Again, in lesson 12, I freaked out a bit as that I felt things were way over my head.  It wasn’t until I went back and reviewed the previous 11 lessons that I realized that I did know this stuff, and now it was time to put it all together.  I can’t stress enough the importance of paying attention to all of the concepts presented in each lesson and really internalizing them before moving on.  On the one hand, I feel that this course is taking me longer than I ever anticipated, yet on the other, I feel like I have not spent enough time with each of the lessons.  Do note, in my case, I am lucky to get two hours a night to work on the material, maybe 4 or 5 days a week.  Family and work obligations keep me busy, plus writing post, such as this one, means that I am writing instead of practicing right now.  Don’t get me wrong, I’m not complaining, I just want you all to know that I don’t get to spend as much time working on the course as I would like. If I had 4+ hours a day, everyday to devote to TMBG, I am sure I would be progressing faster.  I do see great improvement in my playing and that is all that counts, so I’ll keep plucking along and finish things up in my own time.  I’ve come this far, I’m not giving up now!  


3 Replies to “Recap – Lessons 9 thru 12 – Teach Me Bass Guitar”

  1. That’s the right attitude Stanton. You’re not giving up! Don’t feel you’re sacrificing your practice time by writing these posts. I’m sure they are quite valuable for your readers, and they put your own experiences in the proper perspective. You do need the balance. We all would like to have more time for things we love, but that’s just life.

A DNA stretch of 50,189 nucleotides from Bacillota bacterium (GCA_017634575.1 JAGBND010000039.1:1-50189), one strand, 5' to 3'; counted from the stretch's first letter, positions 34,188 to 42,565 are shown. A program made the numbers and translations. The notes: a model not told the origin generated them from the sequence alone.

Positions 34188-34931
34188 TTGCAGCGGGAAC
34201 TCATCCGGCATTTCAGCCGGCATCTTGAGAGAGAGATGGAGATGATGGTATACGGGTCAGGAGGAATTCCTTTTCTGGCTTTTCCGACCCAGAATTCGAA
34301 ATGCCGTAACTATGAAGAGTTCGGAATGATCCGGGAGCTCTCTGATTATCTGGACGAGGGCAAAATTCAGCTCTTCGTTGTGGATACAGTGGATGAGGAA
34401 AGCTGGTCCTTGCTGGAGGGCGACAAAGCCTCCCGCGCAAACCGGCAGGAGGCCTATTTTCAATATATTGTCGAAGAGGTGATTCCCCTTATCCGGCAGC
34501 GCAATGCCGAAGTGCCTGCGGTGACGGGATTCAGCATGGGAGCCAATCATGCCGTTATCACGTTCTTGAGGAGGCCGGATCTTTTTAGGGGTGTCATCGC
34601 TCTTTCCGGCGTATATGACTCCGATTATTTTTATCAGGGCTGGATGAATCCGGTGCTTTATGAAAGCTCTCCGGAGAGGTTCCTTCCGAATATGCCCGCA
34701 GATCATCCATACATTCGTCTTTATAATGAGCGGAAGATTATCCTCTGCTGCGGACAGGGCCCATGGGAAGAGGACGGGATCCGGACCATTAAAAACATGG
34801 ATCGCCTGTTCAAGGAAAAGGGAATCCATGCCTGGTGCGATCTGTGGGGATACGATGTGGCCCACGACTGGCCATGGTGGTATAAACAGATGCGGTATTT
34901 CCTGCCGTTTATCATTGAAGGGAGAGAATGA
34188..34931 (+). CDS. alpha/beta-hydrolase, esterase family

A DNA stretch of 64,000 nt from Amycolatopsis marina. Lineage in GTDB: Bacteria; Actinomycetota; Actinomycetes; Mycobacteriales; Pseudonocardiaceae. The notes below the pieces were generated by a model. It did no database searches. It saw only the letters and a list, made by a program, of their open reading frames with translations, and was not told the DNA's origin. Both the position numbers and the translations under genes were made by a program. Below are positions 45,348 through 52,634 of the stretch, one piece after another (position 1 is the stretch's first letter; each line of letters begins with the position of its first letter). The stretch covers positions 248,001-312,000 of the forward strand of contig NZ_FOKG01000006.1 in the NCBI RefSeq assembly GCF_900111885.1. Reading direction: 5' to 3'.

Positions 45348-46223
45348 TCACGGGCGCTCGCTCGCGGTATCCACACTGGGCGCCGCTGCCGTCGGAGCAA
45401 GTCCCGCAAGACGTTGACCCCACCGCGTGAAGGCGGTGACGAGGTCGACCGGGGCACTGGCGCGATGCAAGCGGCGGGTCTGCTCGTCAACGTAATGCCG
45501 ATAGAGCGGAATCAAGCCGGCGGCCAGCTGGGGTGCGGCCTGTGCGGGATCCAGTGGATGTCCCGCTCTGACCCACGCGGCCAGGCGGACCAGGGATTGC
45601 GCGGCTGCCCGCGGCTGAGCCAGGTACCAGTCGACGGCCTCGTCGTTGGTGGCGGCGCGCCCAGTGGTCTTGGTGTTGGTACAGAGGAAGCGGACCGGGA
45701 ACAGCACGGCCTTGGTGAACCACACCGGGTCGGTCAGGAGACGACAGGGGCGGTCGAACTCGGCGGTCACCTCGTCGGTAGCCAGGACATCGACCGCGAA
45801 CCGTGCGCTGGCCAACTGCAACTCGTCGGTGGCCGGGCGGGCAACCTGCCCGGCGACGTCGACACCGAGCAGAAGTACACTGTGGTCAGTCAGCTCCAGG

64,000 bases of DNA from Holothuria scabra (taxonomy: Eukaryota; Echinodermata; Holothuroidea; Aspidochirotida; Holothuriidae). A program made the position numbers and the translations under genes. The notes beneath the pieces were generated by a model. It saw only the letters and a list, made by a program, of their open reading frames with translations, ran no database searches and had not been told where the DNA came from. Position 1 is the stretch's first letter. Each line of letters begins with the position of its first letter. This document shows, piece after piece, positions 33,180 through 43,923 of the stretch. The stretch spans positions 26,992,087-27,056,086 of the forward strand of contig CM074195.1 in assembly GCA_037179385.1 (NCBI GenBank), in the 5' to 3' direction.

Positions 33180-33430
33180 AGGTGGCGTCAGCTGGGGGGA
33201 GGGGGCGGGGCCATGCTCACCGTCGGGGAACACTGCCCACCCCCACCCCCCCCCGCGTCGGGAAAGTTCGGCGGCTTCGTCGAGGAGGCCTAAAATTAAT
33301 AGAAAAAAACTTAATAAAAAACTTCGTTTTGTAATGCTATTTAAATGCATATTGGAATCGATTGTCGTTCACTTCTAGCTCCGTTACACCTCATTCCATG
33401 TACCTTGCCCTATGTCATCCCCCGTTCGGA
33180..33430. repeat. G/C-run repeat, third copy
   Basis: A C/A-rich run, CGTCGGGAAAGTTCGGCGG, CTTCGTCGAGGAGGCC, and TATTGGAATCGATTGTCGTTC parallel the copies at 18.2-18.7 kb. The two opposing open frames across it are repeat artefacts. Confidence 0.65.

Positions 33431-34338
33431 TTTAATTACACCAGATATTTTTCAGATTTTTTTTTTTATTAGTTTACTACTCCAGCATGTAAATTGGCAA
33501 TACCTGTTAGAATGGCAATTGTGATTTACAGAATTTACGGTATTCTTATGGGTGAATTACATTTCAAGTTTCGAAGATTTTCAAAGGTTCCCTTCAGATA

I can’t say much about lesson 9, I’m just not there yet, but I do have similar experiences with my guitar course. I find that if you spend a fair amount of time on a particular lesson, and you just can’t master something, it is not such a bad idea to move on and come back to it later. Sometimes all it takes is a little break form it all. If it doesn’t work, move on as it allows you to acquire new skills and regain confidence. In this case, it’s a playing style that you will conquer eventually. And remember, not all guitarists play all the styles. By the same token, not all bassists play slap, but if you feel you should have that technique under your belt, be patient. It will come to you.


  2. Thank you for the encouragement Basslad, it is much appreciated. You are right, taking a break and being patient can pay off in the end.

  3. I happened upon your blog because I was looking for feed back about the course. I’m a bass player whose been playing for almost 43 years, professionally and currently semi-pro. I play electric bass guitar and double bass.

    Even after all these years, I still struggle with making the slap-pop technique comfortable for me and continue to work on it. It’s not absolutely necessary to have or use the technique, but it’s definitely a gas to play or listen to it within the context of a great tune.

    Besides, mastery of the instrument is a lifetime endeavor. The fact that you’re willing to work on it says a lot about you and is the way to get where your going. You might consider taking a few lessons later from an live instructor on specific things that are proving to be a stumbling block. Believe me, we all have those areas.

    Good luck!